Number Please?: a boy, his rival, the girl they both love, a fun fair, and a race to get permission from her mother to take her up in a hot-air balloon. That’s pretty much what this boils down to; amusing enough but the end gets bogged down with the girl’s purse being stolen by a thief, then recovered by the two boys who then become the suspects. Interesting in that Lloyd actually doesn’t come out on top for once.
A Sailor-Made Man: like Grandma’s Boy, this apparently stretched out to four reels inadvertently; unlike Grandma’s Boy, I never got the sense (even if illusory) that the thing might actually have been thought through fully in spite of that. Here Harold is a bone-idle heir to a presumably obscene fortune, who wants to marry a young woman but her father insists he get a job. So he joins the navy for three years, as you do when you want to get married immediately. At least Lloyd softens the edges of this indolent pig as the film goes on, a whole film of him behaving like that would’ve worn thin quickly, and it’s interesting to see him on the same side as Noah Young for once (the latter more usually being an antagonist)… but I could never shake the feeling that this should’ve been done by Chaplin, it should’ve been his tramp getting drafted on the ship, and it should’ve just been two reels. Either that or it needed to actually be longer.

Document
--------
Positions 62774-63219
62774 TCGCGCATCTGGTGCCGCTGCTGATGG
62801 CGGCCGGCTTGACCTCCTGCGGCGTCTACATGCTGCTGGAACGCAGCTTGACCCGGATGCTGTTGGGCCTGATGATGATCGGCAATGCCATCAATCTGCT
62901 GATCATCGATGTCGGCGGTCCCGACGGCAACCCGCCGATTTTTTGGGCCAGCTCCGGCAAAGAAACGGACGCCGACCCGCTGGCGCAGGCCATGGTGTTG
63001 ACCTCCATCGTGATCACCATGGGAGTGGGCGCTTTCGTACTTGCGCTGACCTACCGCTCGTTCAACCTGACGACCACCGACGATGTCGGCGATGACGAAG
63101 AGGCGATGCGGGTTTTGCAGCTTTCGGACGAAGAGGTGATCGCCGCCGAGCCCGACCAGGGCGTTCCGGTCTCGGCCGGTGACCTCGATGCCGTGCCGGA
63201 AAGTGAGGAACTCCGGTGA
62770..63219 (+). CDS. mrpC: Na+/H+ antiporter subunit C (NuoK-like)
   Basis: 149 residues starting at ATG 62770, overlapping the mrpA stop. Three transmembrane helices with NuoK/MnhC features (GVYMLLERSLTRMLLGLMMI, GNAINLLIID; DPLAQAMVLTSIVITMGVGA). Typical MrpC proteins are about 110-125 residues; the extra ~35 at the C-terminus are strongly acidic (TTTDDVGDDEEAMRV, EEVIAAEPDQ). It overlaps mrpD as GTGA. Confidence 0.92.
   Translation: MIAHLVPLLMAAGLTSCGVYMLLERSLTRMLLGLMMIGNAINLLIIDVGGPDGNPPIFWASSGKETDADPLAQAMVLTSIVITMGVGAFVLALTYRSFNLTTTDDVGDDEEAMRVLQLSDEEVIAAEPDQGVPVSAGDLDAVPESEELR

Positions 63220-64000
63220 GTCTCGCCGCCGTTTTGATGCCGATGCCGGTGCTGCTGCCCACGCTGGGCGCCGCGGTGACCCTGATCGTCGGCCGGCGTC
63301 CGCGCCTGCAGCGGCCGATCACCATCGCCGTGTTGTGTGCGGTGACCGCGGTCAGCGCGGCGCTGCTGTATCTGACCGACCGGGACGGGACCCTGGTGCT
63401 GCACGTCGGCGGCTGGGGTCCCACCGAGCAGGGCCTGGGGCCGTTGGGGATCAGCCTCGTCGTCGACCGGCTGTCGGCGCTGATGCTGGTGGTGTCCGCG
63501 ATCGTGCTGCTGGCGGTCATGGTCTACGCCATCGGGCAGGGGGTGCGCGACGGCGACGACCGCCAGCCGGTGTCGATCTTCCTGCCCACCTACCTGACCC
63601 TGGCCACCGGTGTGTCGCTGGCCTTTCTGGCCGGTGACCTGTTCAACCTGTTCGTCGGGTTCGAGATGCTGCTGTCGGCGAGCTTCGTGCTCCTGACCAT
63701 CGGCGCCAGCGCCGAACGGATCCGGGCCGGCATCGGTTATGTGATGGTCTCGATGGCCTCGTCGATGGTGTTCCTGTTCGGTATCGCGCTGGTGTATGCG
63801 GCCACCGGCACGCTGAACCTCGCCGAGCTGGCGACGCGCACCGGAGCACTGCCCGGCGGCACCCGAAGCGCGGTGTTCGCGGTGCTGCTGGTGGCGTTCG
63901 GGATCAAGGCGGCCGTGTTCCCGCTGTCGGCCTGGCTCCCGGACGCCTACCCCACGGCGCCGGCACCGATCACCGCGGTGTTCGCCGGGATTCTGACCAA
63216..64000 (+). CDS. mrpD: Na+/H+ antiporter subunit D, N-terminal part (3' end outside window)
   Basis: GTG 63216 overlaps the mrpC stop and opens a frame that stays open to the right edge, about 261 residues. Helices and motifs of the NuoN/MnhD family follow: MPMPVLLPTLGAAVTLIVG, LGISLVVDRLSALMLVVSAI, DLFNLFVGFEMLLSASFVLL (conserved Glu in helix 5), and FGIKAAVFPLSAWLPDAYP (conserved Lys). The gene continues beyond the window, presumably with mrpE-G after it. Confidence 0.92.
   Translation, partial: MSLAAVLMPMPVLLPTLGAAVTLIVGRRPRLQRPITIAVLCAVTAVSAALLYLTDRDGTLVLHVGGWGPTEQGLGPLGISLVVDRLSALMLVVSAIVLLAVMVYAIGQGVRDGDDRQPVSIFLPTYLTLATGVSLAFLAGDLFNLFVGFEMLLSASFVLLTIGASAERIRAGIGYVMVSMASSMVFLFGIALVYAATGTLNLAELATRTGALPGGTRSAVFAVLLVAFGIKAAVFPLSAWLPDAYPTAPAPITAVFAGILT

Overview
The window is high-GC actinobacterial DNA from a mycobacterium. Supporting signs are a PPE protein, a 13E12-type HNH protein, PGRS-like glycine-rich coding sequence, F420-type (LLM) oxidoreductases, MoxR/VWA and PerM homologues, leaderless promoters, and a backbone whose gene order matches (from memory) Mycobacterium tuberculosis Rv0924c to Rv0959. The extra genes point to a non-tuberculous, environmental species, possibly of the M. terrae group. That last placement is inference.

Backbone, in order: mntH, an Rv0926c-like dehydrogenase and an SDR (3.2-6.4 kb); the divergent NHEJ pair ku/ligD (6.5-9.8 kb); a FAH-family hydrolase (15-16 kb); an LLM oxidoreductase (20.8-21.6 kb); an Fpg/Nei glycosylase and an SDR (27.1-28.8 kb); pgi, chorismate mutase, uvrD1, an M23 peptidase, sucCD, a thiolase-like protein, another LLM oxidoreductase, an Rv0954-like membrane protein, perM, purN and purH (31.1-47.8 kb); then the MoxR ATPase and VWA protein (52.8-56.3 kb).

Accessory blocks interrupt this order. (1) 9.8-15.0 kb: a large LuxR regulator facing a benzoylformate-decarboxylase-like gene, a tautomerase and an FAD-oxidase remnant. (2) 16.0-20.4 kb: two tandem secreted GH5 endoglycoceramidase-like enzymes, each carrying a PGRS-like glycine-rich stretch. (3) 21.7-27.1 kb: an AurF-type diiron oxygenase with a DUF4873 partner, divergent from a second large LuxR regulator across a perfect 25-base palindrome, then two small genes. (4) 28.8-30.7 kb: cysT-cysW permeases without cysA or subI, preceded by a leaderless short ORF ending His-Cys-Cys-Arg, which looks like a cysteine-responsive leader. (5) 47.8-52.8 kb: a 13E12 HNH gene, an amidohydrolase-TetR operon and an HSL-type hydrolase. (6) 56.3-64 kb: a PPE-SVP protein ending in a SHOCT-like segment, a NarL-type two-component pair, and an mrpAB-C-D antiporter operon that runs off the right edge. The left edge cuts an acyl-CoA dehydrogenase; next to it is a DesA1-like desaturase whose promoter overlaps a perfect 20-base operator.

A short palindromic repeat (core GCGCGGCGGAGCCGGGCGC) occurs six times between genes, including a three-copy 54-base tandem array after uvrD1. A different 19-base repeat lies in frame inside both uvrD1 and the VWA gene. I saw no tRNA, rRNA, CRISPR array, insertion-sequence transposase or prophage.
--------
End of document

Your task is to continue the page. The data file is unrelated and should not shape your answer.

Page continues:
Among Those Present: Harold joins the “swell set”, posing as a high society lord. Only really funny for me during the fox hunt scene when he loses his pants and scandalises the rich old women. Three reels of this was one too many.
I Do: Conversely, this might actually have been one reel too few. Lloyd was one of the earliest adopters of audience previews of films, and in this case he cut a three-reeler down to a two-reeler after the longer film tested poorly. I presume that’s why I got a feeling of imbalance from the thing; I don’t know exactly what got cut but I’m thinking it was stuff in the latter part of the film, cos the earlier scenes where Harold has to look after his brother in law’s ghastly children are so much longer than the burglar business later on. It’s good but maybe Lloyd shouldn’t have let his audiences dictate this one, maybe that additional reel would’ve actually straightened it out. Or maybe not, cos Silent Era says something about the first reel being cut… though it still feels more like the latter bits. I don’t know.
For Heaven’s Sake: I’m interested by how often the absurdly rich oaf was a character Lloyd played rather than his better remembered “everyman”, although both wore the famous glasses… and Lloyd came up with the glasses man in opposition to his earlier character Lonesome Luke, so I presume he didn’t feel the same need to distinguish his everyman from his rich git. Anyway, here he’s the rich git, wasteful to the point of buying and wrecking two stupidly expensive cars, and dense enough to unthinkingly destroy a coffee stand run by Brother Paul for the benefit of homeless men. Still, he’s not a complete pig, he gives the old boy a thousand dollars to set up a mission, and then, why Brother Paul you’ve got a lovely daughter and Harold suddenly takes a more direct interest in the mission. This seems to be one of Lloyd’s lesser-known features—certainly I don’t think I knew any details about it myself beyond the title and release date—which is a shame cos it’s certainly not a lesser film; I particularly like how it subverts expectations about who you think Harold’s nemesis will wind up being, and does so through a particularly good chase scene about a third or so of the way through the film. To say nothing of the concluding race to his wedding. And, as with quite a few of his features, its brevity is an undeniable virtue.